He admitted a lot of his pasture is still very weed infested, with a lot of thistles, docks and nettles, but he hopes they will reduce under this system, as experienced by his mentor David Cornforth on his farm in Kent. By allowing the grass to compete with the weeds during the rest period they are less likely to take over and instead just become part of the diversity of the pasture, a good thing.
Another big advantage of mob grazing is reducing the winter housing requirement, said Tim. Typically cattle spend up to six months in a shed from October to April, but he has managed to keep them out most of the winter, bringing them in last winter for about five weeks. This, he points out, has reduced the need to buy in as much straw and cut down on the amount of hay and silage he needs to make.
He does bale graze round bales of hay in the field during the winter months, which he unrolls using a bale unroller designed by Martin Bradley and pulled behind his ATV, which he showed me in his farmyard.
Moving on, we walk down towards the camp site and pass one of the areas where he has planted trees. In 2018/19 he planted over 1,500 trees, creating new habitat and linking up existing hedgerows to create corridors for the farm’s thriving populations of wildlife, something both he and Anne are passionate about.
Tim also dug a pond in one of their wet fields and has recently started planting alleys of willow trees in his fields to provide shade for his mob grazing cattle, a tip he picked up from fellow mob grazier Sam Newington who farms nearby in Etchingham (we also featured Sam Newington in the July 2022 edition of South East Farmer).
Camping and glamping
We arrive at their secluded camp site at the bottom of the farm next to a small stream. The site had only just opened (they open from May to end of September), but bookings have been a little slow so far this year, said Tim.
They started the business, called Freshwinds camping, in 2011. It has evolved and grown over the years, but they are now seeing a lot more competition locally, said Tim. A good proportion of their bookings are now repeat customers, mainly families who love getting back to basics and who come every year, though they do list their site on a couple of booking sites, which helps bring in new customers.
With the Government currently looking into extending permitted development rights (PDR) for tent camping from 28 days to 60 days for farmers and landowners, the number of pop-up camp sites could increase significantly, I suggest?
He worries the sector is on the verge of being overdone and advises farmers considering it to “do your market research” before investing time and money in a camping project.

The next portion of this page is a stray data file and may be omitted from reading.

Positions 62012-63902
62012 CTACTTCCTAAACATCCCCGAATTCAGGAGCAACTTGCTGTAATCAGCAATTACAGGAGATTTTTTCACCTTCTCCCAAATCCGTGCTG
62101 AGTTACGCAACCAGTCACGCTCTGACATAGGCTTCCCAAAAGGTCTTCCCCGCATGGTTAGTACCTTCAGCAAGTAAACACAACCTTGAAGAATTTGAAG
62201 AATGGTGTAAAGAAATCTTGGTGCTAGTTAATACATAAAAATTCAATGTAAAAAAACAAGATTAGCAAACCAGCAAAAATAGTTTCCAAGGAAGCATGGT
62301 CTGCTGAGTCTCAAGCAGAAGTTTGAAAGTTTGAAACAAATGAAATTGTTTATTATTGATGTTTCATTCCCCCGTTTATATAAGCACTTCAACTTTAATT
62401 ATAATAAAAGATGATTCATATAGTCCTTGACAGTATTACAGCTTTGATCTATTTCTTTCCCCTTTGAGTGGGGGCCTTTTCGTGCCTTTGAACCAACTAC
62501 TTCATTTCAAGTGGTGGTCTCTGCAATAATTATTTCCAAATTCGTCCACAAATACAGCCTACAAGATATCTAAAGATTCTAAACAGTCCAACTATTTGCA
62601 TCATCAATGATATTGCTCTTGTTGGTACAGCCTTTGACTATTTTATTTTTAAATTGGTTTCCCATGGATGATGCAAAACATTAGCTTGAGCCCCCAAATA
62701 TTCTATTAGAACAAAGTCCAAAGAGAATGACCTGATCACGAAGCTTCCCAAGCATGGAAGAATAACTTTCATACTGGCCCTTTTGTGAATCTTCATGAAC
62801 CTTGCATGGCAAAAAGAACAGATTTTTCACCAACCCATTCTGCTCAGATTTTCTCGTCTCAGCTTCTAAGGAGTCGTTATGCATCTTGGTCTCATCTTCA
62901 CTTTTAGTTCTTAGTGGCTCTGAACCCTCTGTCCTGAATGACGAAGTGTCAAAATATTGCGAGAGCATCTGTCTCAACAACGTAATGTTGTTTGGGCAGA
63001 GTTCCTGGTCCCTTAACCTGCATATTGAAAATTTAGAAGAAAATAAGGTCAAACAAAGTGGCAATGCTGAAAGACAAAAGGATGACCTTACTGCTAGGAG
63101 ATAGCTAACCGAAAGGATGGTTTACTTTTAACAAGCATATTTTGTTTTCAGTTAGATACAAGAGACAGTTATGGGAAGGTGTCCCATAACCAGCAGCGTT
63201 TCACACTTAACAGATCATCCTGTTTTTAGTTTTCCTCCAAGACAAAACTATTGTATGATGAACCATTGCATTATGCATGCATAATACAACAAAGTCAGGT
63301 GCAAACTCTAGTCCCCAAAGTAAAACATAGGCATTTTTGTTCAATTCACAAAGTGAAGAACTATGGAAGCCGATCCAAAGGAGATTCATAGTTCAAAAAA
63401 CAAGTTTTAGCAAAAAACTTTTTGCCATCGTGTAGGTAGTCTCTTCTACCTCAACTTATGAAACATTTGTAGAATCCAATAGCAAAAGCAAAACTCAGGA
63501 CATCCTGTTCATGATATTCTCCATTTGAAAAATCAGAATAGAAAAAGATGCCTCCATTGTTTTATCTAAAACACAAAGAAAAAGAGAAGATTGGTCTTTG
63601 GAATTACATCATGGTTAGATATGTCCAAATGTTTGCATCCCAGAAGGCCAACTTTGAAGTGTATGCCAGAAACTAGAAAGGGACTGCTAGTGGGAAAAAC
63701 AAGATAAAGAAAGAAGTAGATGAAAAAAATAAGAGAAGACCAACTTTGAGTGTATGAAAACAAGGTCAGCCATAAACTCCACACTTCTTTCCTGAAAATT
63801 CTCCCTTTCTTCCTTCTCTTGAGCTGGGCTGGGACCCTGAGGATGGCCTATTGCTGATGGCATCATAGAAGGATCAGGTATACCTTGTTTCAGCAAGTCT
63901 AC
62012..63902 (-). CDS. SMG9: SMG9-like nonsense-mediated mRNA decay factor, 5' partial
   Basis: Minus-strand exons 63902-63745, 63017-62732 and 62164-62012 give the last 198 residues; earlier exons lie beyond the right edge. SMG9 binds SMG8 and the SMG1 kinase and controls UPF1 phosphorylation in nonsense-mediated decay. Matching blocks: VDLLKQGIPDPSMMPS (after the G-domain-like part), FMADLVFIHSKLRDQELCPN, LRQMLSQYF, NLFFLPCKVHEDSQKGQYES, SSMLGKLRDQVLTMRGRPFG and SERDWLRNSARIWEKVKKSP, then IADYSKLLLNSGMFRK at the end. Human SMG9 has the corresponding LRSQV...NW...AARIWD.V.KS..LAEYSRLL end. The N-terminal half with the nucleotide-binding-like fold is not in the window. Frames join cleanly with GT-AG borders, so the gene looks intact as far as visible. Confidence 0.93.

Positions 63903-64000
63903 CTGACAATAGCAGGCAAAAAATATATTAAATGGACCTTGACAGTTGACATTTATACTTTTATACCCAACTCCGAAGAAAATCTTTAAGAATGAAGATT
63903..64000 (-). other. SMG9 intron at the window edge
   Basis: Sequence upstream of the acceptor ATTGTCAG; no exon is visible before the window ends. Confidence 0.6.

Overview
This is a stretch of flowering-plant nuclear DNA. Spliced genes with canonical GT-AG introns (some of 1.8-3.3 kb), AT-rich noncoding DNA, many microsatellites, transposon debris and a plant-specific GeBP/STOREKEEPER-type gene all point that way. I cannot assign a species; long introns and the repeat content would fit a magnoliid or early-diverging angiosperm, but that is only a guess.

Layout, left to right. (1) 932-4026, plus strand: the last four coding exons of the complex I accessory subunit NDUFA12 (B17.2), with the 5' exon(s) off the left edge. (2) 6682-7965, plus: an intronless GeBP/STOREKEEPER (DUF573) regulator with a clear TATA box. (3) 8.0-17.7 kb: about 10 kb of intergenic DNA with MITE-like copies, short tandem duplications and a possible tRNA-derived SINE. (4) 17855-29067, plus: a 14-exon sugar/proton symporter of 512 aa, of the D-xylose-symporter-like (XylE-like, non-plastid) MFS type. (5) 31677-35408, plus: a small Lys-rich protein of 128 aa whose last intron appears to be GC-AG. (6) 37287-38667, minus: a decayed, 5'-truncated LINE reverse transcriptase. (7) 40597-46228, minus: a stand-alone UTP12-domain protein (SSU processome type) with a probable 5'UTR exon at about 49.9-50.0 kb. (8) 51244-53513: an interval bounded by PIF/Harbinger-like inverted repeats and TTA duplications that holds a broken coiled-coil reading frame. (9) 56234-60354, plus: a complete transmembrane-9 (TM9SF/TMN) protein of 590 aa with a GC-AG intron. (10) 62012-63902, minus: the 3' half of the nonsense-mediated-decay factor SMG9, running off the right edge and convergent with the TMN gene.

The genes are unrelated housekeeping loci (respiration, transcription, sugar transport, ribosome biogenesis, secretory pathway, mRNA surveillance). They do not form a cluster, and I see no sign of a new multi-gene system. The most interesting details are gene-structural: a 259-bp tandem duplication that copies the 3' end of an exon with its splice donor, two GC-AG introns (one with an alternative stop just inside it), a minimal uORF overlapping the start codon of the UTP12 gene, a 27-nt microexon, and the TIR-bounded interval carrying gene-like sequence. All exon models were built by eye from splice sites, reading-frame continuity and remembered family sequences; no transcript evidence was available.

In addition to the camp site (which offer 15 pitches) the couple also has four luxury yurts and a shepherd’s hut, all separately located with their own outdoor kitchen, hot shower and compost loo. These units appeal more to couples and small families who want a few more creature comforts, said Tim.
Government policy and building a more sustainable food system
Heading back to the house I ask Tim what he thinks about the future of farming and government policy?
“A big part of the problem is we don’t pay the true cost of food,” replied Tim.
“In the 1950s we used to spend 50% of our income on food and now it’s less than 8%.”
He sees government policy as largely playing lip service and suggests that deep down they believe we can get food cheaper from abroad.
“We need to value food more and convince consumers to prioritise healthier options over cheaper, ultra-processed and highly profitable (for the retailer) foods. Regeneratively produced food is far more nutrient dense and many studies point to this being the answer to the nation’s health crises,” he said.
Tim sees the phasing out of BPS and transition to ELMS as a big opportunity to incentivise farmers to try more regenerative practices, and that doesn’t mean just cutting back on chemical inputs but phasing them out altogether.
On meat consumption Tim is in favour of eating less but better quality produce (native breeds, grass fed etc) but would also like to see more local produce available (both meat and vegetables) to consumers and support given to farmers to help them sell direct.
A bright future
Practicing regenerative farming has turned everything Tim thought he knew about farming on its head and given him a renewed lease of life, he said. After spending 45+ years as a conventional sheep, arable and beef farmer, he is now focused on restoring the biodiversity of the farm for future generations.
He also wants to help other farmers in the area make the transition to more regenerative practices. This year he has signed up to be a mentor for the PFL Pasture and Profit in Protected Landscapes scheme and is already helping two mentees.
With grants now available to help buy electric fencing and water kit and a growing community of farmers already doing it, Tim believes there’s never been a better time to give it a go. He recommends watching some YouTube videos to get a better understanding and joining PFL, which has lots of resources and gives access to a growing network of UK-based regenerative farmers.